The Margaret Hunt Hill Is A Brooklyn Bridge For Dallas? Sorry, Get Your Local History Straight

cockrell bridge
Sarah Cockrell's bridge, which replaced ferry service across the Trinity operated by John Neely Bryan (sorry John)

Something has been bothering me about the Margaret Hunt Hill Bridge ever since I read this post by Jason last week. In it, Lynn McBee, a “super-fundraiser” who is helping with this weekend’s opening celebration for the new Calatrava-designed bridge, compares the impact the bridge will have on the western portion of the city to that of the Brooklyn Bridge.

Sigh Let’s jump.

For the past week, while driving across Continental Ave. Bridge, or sitting in traffic on I-30, or riding the bus over the Houston St. Viaduct, or meandering through the parking lot construction (whoopee!) on Singleton, I’ve been muttering David Byrne’s unofficial anthem of the bridge opening (“Same as it ever was”) and trying to figure out why McBee’s comment bothered me so much.

Then, making my way over Commerce Street Bridge yesterday, it hit me. The problem with comparing the MHH with the Brooklyn Bridge is that it betrays an egregious dismissal (ignorance?) of Dallas’ own history.

Dallas already built its “Brooklyn Bridge;” it was the Commerce Street Bridge, built in 1855 by Alexander Cockrell and replaced with a suspension bridge (pictured) in 1872 by his wife, Sarah (a historical model of the kind of philanthropic businesswomen, like McBee, that this city prides itself on). It’s been upgraded since then, of course, but that bridge, like the Brooklyn Bridge, replaced ferry traffic between the east and west banks of the Trinity and allowed for increased settlement and commercial development on the western side of the river.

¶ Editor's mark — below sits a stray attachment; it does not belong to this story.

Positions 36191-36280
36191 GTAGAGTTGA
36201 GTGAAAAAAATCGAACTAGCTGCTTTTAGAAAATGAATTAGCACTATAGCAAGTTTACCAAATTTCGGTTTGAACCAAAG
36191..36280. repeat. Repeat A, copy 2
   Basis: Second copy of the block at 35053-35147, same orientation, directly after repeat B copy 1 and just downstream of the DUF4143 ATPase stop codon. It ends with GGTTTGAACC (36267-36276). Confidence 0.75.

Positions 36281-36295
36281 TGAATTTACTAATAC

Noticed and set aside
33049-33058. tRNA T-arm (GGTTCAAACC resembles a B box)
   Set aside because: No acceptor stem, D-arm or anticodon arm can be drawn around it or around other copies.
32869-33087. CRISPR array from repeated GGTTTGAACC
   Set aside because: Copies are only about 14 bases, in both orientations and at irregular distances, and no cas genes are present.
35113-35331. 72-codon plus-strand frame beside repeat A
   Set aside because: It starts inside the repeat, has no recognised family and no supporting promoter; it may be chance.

The Brooklyn Bridge opened up New York’s second largest borough to Manhattan; West Dallas has been open to Dallas for more than a century. Some of it is quite lovely; other parts have been shamefully neglected, not because of the lack of transportation infrastructure, but because of a historical legacy of social and political ineptitude. So, will newer, shinier transportation infrastructure change that area’s future? I’m a skeptic, but you can argue about that in the comments.

For now, as we get all excited about this Friday’s high-class shindig and Saturday’s street party on a bridge built for cars, let’s just keep ol’ Sarah Cockrell in mind. Call the new bridge a “Manhattan Bridge,” a “Triborough” — hell, a “Brooklyn-Battery Tunnel.” But, please, have some respect for this city’s own history: it’s not our Brooklyn Bridge.

Image via


  • David

    The 1872 bridge “pictured” in this story is not a suspension bridge as mentioned. It’s best categorized as a bowstring truss bridge, sometimes referred to as a “bowstring arched truss” or a “bowstring arch”, but always categorized by the combination of the truss and arch visual forms.

  • David

    I meant “characterized” not “categorized”.

  • Bob

    Actually, the Brooklyn Bridge, which was completed in 1883, connected the independent cities of New York (on Manhattan Island) and Brooklyn (on Long Island). Brooklyn was consolidated into New York City fiteen years later, in 1898. If you care.

  • downtown_worker

    Maybe Lynne McBee didn’t mean it as a literal connection to West Dallas, but more of a visual (or even spiritual, emotional, etc.) connection across the river.

  • Kerr Mudjen

    In Dallas, where past, present and future matter, the Calatrava Bridge is a dumb-looking addition to the city. It looks like a bowed sewer line in an East Texas trailer park.

  • Watch Ken Burns’ documentary, “Brooklyn Bridge” outdoors at Bridge-o-Rama. Released in 1981, this documentary was nominated for the Academy Award and then broadcast on PBS. In celebration of VideoFest’s 25th Anniversary, the Video Association of Dallas screens this classic film, which offers interviews with those who helped construct the bridge, and details about the difficulties they encountered. Sat., Mar. 3, 7 p.m., Ben E. Keith Stage, 312 Singleton Ave.

  • PeterK

    sorry but the Houston St viaduct had a greater impact on the city than the Calatrava bridge ever will

  • overit

    Stupid bridge.

  • Jim

    I believe that tomorrow is the 140th anniversary of the opening of Sara Cockrell’s iron bridge.

  • Thomas

    Very well stated, and very funny. I’m a Dallas ex-patriat retired in San Francisco where there sometimes seems like there are nothing but bridges. Godd for you Dallas, for getting a swanky bridge!